Pomeranian puppies are beautiful examples of toy dogs. Their fox-like faces, alert dark eyes, luxurious double coats of fur, and thick, furry tails are just a few of their attractive features. Pomeranians are considered toy dogs because they only reach an adult size of three to seven pounds and a height of eight to eleven inches. The American Kennel Club classifies the Pomeranian as a member of both the toy and Spitz groups. The term “toy” refers to their diminutive size. The Spitz group includes the Pomeranian and all other breeds descended from an area south of the Baltic Sea in what is today Poland and Germany. Sledding dogs from this region are ancestors of breeds such as the Chow Chow, Samoyed, German Spitz and Pomeranian.
In the 1800s, it became the fashion of British royals to breed dogs down to a more manageable size. Specific types of Spitz were bred to be smaller versions that could act as household pets. The Pomeranian, for example, is a toy version of the much larger German Spitz.
Pomeranian puppies, in general, resemble baby foxes. They have heads shaped like inverted triangles, dark noses and eyes, thick double-layered coats, and furry tails curled over the back. Pomeranians continue to be bred smaller and have developed a more doll-like face and powder-puff appearance.
The personality of the Pomeranian is as big as the dog is small. Pomeranians are excitable, vivacious, demanding, and even high maintenance. They are not appropriate for households with infants or small children. Pomeranians tend to snap at children who pull their tails or annoy them. Overall, Pomeranians are good family dogs and do well with older children, other pets and adults.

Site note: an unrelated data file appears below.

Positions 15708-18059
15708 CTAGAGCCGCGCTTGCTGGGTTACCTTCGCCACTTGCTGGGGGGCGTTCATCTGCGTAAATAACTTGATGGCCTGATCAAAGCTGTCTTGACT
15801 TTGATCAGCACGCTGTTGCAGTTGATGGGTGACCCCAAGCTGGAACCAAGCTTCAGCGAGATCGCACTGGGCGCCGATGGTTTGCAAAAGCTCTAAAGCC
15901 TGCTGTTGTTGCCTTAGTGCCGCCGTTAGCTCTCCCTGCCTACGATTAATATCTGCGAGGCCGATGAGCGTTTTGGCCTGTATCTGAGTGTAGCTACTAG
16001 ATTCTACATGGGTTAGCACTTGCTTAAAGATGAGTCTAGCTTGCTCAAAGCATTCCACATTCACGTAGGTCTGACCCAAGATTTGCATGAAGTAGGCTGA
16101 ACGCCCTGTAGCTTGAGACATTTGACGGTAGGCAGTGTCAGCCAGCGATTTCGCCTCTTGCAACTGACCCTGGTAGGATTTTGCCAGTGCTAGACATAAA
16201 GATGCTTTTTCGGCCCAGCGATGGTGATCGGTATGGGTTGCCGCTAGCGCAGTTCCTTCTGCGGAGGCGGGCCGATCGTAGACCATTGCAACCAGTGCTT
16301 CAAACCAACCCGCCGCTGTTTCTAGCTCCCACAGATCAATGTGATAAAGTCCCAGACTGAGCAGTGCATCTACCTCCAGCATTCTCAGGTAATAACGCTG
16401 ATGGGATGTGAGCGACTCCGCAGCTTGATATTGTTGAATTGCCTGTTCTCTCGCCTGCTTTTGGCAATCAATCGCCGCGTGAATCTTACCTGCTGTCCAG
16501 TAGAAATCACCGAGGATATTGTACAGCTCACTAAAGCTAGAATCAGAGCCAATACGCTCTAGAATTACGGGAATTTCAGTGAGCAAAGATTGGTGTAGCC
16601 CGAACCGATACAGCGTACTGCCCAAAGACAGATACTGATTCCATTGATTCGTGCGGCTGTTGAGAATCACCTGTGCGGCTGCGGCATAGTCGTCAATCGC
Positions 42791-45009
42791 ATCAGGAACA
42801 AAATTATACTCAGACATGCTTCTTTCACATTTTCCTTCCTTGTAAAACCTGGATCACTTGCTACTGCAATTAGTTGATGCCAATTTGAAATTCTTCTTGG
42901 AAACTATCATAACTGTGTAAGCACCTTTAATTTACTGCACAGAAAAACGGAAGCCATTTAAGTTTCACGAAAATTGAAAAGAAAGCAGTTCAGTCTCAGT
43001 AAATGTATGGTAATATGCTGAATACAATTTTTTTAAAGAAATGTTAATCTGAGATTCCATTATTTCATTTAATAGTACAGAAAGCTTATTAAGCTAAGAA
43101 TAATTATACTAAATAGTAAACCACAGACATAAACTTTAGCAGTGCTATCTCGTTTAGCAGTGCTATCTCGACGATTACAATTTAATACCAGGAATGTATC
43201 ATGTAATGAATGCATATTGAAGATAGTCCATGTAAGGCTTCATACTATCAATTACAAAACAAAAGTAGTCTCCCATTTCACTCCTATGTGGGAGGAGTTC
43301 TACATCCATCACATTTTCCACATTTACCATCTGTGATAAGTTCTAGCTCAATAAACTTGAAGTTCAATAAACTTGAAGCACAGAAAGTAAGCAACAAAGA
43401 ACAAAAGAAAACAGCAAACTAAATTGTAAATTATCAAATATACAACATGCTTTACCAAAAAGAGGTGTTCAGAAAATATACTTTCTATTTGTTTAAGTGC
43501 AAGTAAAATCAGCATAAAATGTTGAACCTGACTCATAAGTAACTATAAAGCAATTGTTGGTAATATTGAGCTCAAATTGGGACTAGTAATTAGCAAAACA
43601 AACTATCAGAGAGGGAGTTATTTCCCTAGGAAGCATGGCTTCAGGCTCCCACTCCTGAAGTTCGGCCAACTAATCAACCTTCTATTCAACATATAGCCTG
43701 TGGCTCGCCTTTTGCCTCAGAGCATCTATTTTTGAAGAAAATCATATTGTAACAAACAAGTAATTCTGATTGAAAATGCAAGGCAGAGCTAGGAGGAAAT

Pomeranian breeders should be knowledgeable of all the positive and negative traits of the breed. They should inform potential buyers of the medical conditions common to Pomeranians such as dental and heart problems. Pomeranians have a relatively long life span (up to 20 years) but may suffer knee dislocations and other Pomeranian-specific health problems throughout their lives. Any reputable breeder will have had the parents and puppies evaluated for pre-existing medical conditions.
Choosing the right puppy from a litter of Pomeranian puppies is not a difficult task. A potential buyer should research the breed first and understand its characteristics and needs to determine if it will fit into the buyer’s lifestyle. The buyer should then research breeders. Choosing a reputable breeder is much more difficult than choosing a pet from several Pomeranian puppies. Breeders should have an actual kennel. They should have certification in breeding and/or training dogs. They should be able to provide the Pomeranian’s pedigree and medical records and they should be affiliated with or run a rescue for abandoned or neglected Pomeranians. Buyers should never, ever buy a Pomeranian puppy from a pet store. These puppies are shipped and handled like any other merchandise and their parents are bred incessantly in what are called puppy mills which churn out puppies for money.
The Pomeranian puppy may actually choose the buyer. Good breeders will want to introduce buyers to their puppies and interview them to make sure they are deemed a good match. This way buyer, breeder and puppy all benefit from a good choice.